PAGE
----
In Moscow, the process was delayed because the printer being used to generate the paperwork stopped working in the cold woods. While Mr. Navalny’s staff tried to fix the machine, several hundred people gathered on a central Moscow square to demonstrate support for his nomination.
Svetlana Sorokina, 41, a biologist, said it was important to show the Kremlin that “there are many people like us.”
Nearby, police officers warned the crowd through loudspeakers they were breaking the law and threatened to disperse the rally.
For Tatyana Komendant, 65, what mattered was getting the Kremlin to allow an open race, in which anyone who met the eligibility requirements would be allowed to run. “Any alternative is good,” she said.
Russian law requires candidates to submit endorsements from 500 people before they may start collecting the one million signatures needed to appear on the ballot. Mr. Putin’s representatives are expected to file his nomination papers on Tuesday.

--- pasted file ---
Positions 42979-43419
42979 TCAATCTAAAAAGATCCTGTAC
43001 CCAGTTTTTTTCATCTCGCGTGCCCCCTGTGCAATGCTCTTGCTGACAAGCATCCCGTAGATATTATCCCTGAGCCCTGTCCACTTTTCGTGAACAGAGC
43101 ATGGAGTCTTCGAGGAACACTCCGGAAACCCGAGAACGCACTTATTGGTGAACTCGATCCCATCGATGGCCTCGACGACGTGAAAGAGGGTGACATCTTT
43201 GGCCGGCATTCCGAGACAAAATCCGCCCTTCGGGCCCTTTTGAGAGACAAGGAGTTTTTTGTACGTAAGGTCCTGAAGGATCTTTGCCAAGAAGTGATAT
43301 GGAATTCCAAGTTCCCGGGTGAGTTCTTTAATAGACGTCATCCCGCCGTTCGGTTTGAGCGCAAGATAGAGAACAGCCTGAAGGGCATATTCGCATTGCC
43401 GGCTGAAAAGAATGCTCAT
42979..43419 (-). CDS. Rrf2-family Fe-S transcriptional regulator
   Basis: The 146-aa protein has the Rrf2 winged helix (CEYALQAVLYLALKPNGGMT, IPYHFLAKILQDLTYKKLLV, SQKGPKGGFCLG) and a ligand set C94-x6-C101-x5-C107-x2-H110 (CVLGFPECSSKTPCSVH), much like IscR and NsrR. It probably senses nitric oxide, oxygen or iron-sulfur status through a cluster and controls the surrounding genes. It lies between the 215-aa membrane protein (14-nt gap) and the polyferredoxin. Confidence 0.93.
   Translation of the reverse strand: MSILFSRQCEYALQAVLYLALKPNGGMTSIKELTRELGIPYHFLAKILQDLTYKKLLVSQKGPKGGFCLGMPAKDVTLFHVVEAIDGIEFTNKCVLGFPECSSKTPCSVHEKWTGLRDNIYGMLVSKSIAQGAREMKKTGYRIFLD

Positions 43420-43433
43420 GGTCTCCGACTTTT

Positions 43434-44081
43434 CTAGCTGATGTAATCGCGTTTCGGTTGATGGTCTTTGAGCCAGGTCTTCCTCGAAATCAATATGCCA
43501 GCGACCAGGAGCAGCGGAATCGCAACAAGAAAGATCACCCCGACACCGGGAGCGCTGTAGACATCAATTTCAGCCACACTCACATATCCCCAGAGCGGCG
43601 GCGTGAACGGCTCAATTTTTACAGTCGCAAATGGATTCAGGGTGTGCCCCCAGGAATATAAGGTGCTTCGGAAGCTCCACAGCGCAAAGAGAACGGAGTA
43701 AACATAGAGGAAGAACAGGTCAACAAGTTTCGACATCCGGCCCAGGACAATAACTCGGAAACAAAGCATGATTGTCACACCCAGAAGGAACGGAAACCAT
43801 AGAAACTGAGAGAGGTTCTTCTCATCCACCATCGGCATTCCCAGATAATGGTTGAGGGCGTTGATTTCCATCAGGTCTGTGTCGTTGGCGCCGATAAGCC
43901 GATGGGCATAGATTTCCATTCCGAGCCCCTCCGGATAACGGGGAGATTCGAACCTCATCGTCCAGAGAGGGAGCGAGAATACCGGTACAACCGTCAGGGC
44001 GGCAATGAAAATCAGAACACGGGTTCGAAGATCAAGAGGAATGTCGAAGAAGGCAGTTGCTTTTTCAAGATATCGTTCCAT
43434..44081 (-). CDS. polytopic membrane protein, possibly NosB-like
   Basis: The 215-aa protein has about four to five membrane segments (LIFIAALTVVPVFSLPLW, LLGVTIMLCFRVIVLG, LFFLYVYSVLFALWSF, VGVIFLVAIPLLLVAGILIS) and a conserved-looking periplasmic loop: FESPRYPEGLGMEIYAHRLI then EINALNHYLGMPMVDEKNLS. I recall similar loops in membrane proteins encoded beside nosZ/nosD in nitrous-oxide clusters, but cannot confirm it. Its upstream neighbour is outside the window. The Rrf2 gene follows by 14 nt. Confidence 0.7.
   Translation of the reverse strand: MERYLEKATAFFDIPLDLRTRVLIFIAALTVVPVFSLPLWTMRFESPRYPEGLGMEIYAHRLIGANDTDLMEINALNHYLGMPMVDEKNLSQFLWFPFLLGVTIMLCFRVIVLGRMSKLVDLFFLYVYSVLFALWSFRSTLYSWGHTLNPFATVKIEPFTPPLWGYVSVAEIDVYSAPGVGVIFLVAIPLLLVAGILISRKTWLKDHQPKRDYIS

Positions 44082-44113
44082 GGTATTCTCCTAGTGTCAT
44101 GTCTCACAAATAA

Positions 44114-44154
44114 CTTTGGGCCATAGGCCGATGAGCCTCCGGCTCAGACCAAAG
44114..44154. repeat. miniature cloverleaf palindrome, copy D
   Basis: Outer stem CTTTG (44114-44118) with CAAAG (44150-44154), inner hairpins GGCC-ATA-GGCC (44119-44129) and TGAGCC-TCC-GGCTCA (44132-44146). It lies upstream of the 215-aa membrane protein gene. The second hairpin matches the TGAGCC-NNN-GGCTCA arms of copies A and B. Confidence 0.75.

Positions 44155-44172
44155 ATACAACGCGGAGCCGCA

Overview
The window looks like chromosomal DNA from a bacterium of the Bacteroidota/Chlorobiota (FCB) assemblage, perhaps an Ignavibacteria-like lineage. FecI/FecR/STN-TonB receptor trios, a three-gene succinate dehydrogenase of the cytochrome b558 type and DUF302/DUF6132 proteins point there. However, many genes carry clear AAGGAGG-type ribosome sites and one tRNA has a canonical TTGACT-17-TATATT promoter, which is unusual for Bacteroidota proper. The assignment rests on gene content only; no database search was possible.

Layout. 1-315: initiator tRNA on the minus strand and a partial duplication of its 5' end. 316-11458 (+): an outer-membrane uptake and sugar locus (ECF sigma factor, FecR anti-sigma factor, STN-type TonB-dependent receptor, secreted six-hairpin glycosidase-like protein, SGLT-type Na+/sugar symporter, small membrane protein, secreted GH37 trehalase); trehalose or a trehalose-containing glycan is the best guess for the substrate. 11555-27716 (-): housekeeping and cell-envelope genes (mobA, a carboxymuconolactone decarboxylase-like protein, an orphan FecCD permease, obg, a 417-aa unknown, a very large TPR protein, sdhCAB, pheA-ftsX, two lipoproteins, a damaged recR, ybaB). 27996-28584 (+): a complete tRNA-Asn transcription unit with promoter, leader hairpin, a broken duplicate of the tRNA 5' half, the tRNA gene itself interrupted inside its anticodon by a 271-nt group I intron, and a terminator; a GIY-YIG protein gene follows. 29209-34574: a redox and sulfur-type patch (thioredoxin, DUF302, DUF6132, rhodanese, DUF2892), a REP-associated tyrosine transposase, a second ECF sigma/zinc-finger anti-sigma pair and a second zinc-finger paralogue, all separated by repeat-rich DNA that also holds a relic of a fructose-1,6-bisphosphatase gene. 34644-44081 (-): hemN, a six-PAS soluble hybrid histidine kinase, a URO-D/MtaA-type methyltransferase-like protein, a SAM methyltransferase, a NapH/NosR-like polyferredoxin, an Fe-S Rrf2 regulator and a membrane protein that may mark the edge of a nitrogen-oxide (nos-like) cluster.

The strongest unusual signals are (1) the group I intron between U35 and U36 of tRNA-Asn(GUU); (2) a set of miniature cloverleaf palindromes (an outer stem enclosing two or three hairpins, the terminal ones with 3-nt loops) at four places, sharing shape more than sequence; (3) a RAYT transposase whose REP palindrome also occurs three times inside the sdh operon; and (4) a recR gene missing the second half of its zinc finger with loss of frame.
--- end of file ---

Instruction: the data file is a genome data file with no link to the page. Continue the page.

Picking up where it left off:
Election officials were expected to accept Mr. Navalny’s paperwork on Sunday, but it is highly unlikely that they will allow him to proceed to the signature-gathering stage.
Polls show Mr. Putin all but certain to win the March election. But Mr. Navalny has galvanized some of the vast country’s sleepiest regions with a yearlong grass-roots campaign.
Expressing confidence that he would win the presidential election if allowed to run, Mr. Navalny called on his supporters to boycott the vote if the election authorities refuse to register him.
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